CRIMINAL JUSTICE REFORM
The United States represents 5% of the world's population but incarcerates 25% of the world's prison population. That means 1 in 4 incarcerated individuals in the world are inside United States jails and prisons. Our reliance on jails and prisons funnels dollars to the department of corrections and private corporations rather than into programs that really enhance public safety.
Colorado has the fifth highest recidivism rate in the country. Leslie believes that true public safety means ensuring that our neighbors re-entering into society are ready to succeed, not just sent back to prison. To address Mass Incarceration Leslie has: Ensured that folks are released on bond in a timely manner - even if they are unable to pay [SB19-191]; Prohibited employers from asking about criminal history on initial job applications [HB19-1025]; Eliminated bail for low level offenses [HB19-1225]; Eliminated driver’s license revocations for non-driving related infractions, which impacts over 100,000 a year [HB21-1314]; Banned courthouse arrests for undocumented immigrants seeking justice [SB21-083].
Leslie is fighting to re-think the entire prison system. Through one on one meetings, DOC letter correspondence, and more, Leslie works hand in hand with crime survivors, criminal justice reform advocates, those involved with the criminal justice system, and their families to ensure that criminal justice reform policies are coming from those with lived experience. Additionally, Leslie is thinking outside of the box by looking at systems that work across the globe.
Closing Private Prisons.
There are two main types of prison systems in the US -- public and private. Just as it sounds, private prisons are run by private companies, not the Government (although they can receive Government funding). Their business model and profit margins depend on how many people are locked up in their facility. These facilities have little oversight and zero incentive to provide livable conditions for incarcerated populations. Since 2000, the number of people housed in private prisons has increased 32% compared to an overall rise in the prison population of 3%. As of 2021 there are 3 active private prisons in Colorado.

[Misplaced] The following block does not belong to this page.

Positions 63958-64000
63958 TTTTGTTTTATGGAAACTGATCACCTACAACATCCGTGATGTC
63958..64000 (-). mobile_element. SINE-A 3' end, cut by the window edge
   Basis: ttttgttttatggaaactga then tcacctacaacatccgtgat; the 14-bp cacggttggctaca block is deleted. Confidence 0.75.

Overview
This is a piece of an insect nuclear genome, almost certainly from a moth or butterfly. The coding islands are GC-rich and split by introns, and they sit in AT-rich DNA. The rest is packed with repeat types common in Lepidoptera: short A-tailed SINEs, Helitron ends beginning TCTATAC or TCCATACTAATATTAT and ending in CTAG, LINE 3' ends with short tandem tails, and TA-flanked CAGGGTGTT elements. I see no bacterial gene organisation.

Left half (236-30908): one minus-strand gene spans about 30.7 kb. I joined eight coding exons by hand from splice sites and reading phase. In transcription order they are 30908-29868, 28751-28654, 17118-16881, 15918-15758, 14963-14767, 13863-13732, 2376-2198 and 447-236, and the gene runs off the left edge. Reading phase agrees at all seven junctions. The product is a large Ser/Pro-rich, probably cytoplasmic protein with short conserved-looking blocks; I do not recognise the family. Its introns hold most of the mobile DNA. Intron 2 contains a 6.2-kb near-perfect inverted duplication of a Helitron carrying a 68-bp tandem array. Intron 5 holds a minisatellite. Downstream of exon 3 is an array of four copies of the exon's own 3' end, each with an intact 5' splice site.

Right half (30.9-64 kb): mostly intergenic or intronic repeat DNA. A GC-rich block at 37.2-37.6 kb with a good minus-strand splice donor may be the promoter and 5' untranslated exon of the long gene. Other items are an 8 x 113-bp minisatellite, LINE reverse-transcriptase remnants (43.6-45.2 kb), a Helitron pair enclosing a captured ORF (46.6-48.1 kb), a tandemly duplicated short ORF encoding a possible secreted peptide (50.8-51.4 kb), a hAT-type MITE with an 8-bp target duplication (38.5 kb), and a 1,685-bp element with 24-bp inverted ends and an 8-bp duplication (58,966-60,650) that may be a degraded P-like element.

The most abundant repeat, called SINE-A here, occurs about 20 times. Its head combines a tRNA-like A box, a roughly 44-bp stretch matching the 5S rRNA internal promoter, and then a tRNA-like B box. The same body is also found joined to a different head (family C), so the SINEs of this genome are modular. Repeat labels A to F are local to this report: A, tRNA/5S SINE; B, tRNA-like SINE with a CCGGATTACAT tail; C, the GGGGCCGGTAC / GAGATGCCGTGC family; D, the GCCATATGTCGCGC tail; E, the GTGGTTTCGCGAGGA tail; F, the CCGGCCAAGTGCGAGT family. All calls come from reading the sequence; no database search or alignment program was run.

Private Prisons put profit over people and rehabilitation. These institutions do nothing to make communities safer, they in fact benefit when they’re not. In 2020 Leslie directed the Colorado Department of Corrections to study how to phase out private prisons in Colorado by 2025 [HB20-1019]. Leslie will continue fighting to ensure the extinction of these institutions in Colorado.
Nearly one in 20 black men and one in 50 Hispanic men are behind bars in Colorado, compared to only one in 150 white men. Data confirms that this disparity isn’t because of differences in criminal activity, but rather inequities in the criminal justice system. To address this disparity, Leslie reduced the sentencing for various drug-related offenses from a felony to a misdemeanor [HB19-1263].
Additionally, every year, state lawmakers enact laws that create new crimes or make more severe already existing crimes. Instead of taking the "tough on crime" approach, Leslie believes we should be “smart on crime”, prioritizing rehabilitation. Alternatives in sentencing deserve a serious look. Relying on alternatives to jails and prisons for low-level, low-risk offenders can lead to increased public safety. Leslie will continue to prioritize programs that truly increase public safety.
For many years, reliance on severe discipline in schools, such as out of school suspensions, expulsions, police tickets, and school-based arrests has harmed students, families, and schools. For many school-aged children, an at-school disciplinary matter can be their first encounter with police and the criminal justice system. Encounters with the criminal justice system causes many Colorado youth and their families to go into debt for court related fines and fees. This burden pushes families deeper into poverty, further inhibiting rehabilitation. Leslie eliminated court fines and fees for youth involved in the criminal justice system, clearing Colorado youth and their families of $58 million in fines and fees [HB21-1315]. Leslie will continue fighting to ensure that youth receive access to mental and emotional support, not handcuffs and jail cells.
For too long Colorado has short-changed mental health services and programs to deal with alcohol and substance abuse. Our jails and prisons have become de facto mental health institutions and drug and alcohol rehab centers. Leslie has long believed that we must reverse this reliance and instead invest dollars to help people deal with these serious issues before they morph into criminal behavior.
Leslie has passed a number of bills addressing substance misuse both in and out of the criminal justice system. This includes legislation that requires correctional facilities to provide opioid agonist and opioid antagonists, creates safe stations that allow folks to dispose of controlled substances without being subject to arrest, mandates that the DOC and county jails ensure that continuity of care is provided prior to an inmate’s release, encourages record sealing, increases diversion programming, and increases community resources for those reentering into society [HB20-1017].
Additionally, there is little support for crime survivors. Leslie works to increase survivor’s access to support services including creating the Community Crime Survivors Grant Program [HB18-1409]. Leslie will continue advocating for mental health support services for those who come in contact with the criminal justice system and those who survive crime.